Today as a large city and growing metropolis, Bangalore is home to many reputed colleges and research institutions. Numerous public sector heavy industries, software companies, biotech firms, high-end hospitals, aerospace, telecommunications, and defence organisations are located in the city. Bangalore is known as the "Silicon Valley of India" because of its position as the nation's leading IT exporter. A demographically diverse city, Bangalore is a major economic and cultural hub and one of the fastest growing major metropolis in India. In the good ol' days (sigh!)... prior to the "developments" of the last 1.5 - 2 decades, Bangalore was a well-laid-out city with many spacious gardens and parks. This earned it the monikers... the "Garden City" and "Pensioners' Paradise". Located on the Deccan Plateau in the south-eastern part of Karnataka, Bangalore is India's third most populous city and fifth-most populous urban agglomeration. As of 2009, Bangalore was inducted in the list of Global cities and ranked as a "Beta World City" alongside Geneva, Copenhagen, Boston, Cairo, Riyadh, Berlin, to name a few, in the studies performed by the Globalization and World Cities Study Group and Network in 2008.

The proposal of name change first came up in December 2005, during a meeting of litterateurs at the state's golden jubilee - the Suvarna Karnataka celebrations. Jnanapith award winner U.R. Ananthamurthy mooted that "Bangalore" be renamed "Bengaluru" to mark the occasion. The then Chief Minister N. Dharam Singh welcomed the idea and announced (on 11th December 2005) that it would be done.

On 27 September 2006, the Bruhat Bengaluru Mahanagara Palike (BBMP) passed a resolution to implement the proposed name change. On November 1st, 2006 the then CM, H.D. Kumaraswamy announced that it was official (1st November being "Kannada Rajyotsava" every year... or the "Karnataka Formation Day". Literally: "Birth of the Kannada State").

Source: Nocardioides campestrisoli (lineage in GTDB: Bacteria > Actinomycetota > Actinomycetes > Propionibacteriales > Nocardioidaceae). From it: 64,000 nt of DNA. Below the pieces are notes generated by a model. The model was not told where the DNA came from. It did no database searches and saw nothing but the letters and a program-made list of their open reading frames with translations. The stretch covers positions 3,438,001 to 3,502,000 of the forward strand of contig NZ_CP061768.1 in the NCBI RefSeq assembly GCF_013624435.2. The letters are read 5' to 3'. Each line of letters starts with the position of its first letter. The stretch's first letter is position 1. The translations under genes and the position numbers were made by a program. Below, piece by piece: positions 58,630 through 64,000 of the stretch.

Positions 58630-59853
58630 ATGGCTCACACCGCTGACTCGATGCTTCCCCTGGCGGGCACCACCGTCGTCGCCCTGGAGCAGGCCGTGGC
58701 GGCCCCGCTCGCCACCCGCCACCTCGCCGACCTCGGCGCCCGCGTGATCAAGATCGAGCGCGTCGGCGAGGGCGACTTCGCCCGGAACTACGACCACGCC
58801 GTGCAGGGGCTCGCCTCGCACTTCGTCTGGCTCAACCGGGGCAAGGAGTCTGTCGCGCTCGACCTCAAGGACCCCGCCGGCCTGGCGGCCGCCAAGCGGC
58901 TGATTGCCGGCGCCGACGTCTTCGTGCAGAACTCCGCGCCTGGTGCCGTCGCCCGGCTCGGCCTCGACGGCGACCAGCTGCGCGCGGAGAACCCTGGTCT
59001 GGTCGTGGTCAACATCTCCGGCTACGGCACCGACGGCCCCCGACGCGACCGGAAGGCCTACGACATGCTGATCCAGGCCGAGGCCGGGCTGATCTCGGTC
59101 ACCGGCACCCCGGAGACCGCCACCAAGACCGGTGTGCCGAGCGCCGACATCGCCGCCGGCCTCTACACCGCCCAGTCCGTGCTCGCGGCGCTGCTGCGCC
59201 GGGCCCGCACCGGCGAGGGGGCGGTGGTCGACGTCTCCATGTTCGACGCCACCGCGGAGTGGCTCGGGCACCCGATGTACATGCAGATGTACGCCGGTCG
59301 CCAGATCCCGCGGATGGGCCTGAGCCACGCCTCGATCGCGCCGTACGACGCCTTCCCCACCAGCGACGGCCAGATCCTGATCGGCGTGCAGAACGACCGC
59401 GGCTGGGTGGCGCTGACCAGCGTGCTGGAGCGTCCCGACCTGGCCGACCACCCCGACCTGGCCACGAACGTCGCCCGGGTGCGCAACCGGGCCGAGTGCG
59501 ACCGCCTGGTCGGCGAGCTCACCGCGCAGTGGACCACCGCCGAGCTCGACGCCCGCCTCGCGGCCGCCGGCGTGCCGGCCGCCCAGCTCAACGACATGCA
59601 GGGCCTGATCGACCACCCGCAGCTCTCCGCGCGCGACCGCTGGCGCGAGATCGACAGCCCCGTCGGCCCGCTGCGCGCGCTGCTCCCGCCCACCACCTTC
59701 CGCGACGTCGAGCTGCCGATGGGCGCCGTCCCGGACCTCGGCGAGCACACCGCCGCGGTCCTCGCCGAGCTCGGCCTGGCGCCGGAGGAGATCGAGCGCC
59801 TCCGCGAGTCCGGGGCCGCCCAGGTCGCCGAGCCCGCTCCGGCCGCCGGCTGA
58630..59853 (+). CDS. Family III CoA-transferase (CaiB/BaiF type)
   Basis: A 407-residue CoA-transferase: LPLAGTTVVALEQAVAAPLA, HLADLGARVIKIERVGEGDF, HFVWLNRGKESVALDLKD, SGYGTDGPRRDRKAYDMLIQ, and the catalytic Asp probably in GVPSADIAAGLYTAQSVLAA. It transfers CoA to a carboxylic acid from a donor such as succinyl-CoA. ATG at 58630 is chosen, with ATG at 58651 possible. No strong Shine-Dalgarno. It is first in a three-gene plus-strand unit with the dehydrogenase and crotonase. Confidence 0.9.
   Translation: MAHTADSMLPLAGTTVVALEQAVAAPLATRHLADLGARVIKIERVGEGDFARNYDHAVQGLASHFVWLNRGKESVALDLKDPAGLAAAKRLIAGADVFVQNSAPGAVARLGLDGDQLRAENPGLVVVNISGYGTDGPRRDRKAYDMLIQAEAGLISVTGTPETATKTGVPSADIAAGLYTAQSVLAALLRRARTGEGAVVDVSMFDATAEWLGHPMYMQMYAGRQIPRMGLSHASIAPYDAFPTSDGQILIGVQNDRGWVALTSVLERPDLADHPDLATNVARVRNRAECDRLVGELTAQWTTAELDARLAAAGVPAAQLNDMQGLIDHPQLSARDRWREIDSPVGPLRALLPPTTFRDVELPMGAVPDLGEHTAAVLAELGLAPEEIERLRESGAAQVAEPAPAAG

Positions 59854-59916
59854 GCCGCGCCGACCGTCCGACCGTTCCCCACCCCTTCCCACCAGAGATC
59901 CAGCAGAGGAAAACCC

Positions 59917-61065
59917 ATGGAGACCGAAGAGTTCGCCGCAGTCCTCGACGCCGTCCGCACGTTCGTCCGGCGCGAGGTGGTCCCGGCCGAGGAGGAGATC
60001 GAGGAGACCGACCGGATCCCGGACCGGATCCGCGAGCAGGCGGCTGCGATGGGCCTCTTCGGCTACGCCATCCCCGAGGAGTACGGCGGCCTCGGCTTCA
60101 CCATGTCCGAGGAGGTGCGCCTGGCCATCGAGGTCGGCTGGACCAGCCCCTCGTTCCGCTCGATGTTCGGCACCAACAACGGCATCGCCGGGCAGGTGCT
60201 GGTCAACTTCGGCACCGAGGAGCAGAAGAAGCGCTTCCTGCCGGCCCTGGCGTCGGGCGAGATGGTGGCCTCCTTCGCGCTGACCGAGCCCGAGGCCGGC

Brief History About Kannada Rajyotsava: India became a Republic in the year 1950 and in the same year linguistic provinces were formed. The state of Mysore is one such state in south India.

The state of Mysore was created taking into fold various parts of the region, which were ruled by kings. Several districts in, now called North Karnataka and Hyderabad Karnataka were dissolved in the new state. The new state was named after Mysore, which by itself was a princely state. The people (?) of North Karnataka and Hyderabad areas did not accept the name "Mysore"... and demanded a change of name. (Whether that was 'public' opinion or 'publicised' opinion... your guess is as good as mine!) After a prolonged debate the name of the state was changed to "Karnataka" on November 1, 1973.

Late Devaraj Urs... the then Chief Minister of the state took this landmark decision. Officially the new state was born on Nov. 1 and on this day every year "Kannada Rajyotsava" is celebrated... accompanied by songs - via loudspeakers - whose inspiring lyrics go like this, "Singapore hogi alli shopping madonna..." This is also known as "Karnataka Rajyotsava". "Rajyotsava" means "State festival." Some places and state government establishments have a ceremonial state flag hoisting... while most B2B establishments remain closed. If they don't, the "Mannina Magas/Magalus" (read: the sons of the soil of Karnataka)
make their presence felt... all in the name of "protecting" Karnataka and Kannada.

As with any other change, the city's name change has been opposed by many. A few are worried about the city's brand value diminishing, while some say it goes with local culture. Unlike the debates over the name change of most other cities in India (Bombay to Mumbai, Calcutta to Kolkata, Madras to Chennai, Trivandrum to Thiruvanantapuram) and elsewhere in the world (Peking to Beijing, Edo to Tokyo, Constantinople to Istanbul, etc.), the "debate" over the name change of Bangalore is happening at the local, national and global levels.

"Bangalore" had become India's most famous brand. Being "Bangalored" is now part of the global lexicon and comes from the IT and BPO business boom. The question now is how quickly will the world adapt to being "Bengalurued". Wonder what being "Bengalurued" would be like. Any ideas?? Also by not coming to Bangalore (Bengaluru?) while worrying about jobs in Buffalo being "Bangalored", namma Barackanna won't know that the jobs are actually being "Bengalurued", thanks to U.R. Anantha Murthy.

Being a city with a high immigrant population, some media polls show that the majority of the people are not in favour of the name "Bengaluru"/"Bengalooru". One hopes that brand Bangalore will remain intact and that better sense will prevail. This pensioners' paradise of a decade ago (rather a decade and a half) is turning rapidly into its veritable opposite, a baby boom city. Bangalore's demography has changed, it's become young. So a baby boom is inevitable. The influx of youngsters from across the country into Bangalore's IT and BPO businesses is producing what youngsters most typically produce - babies.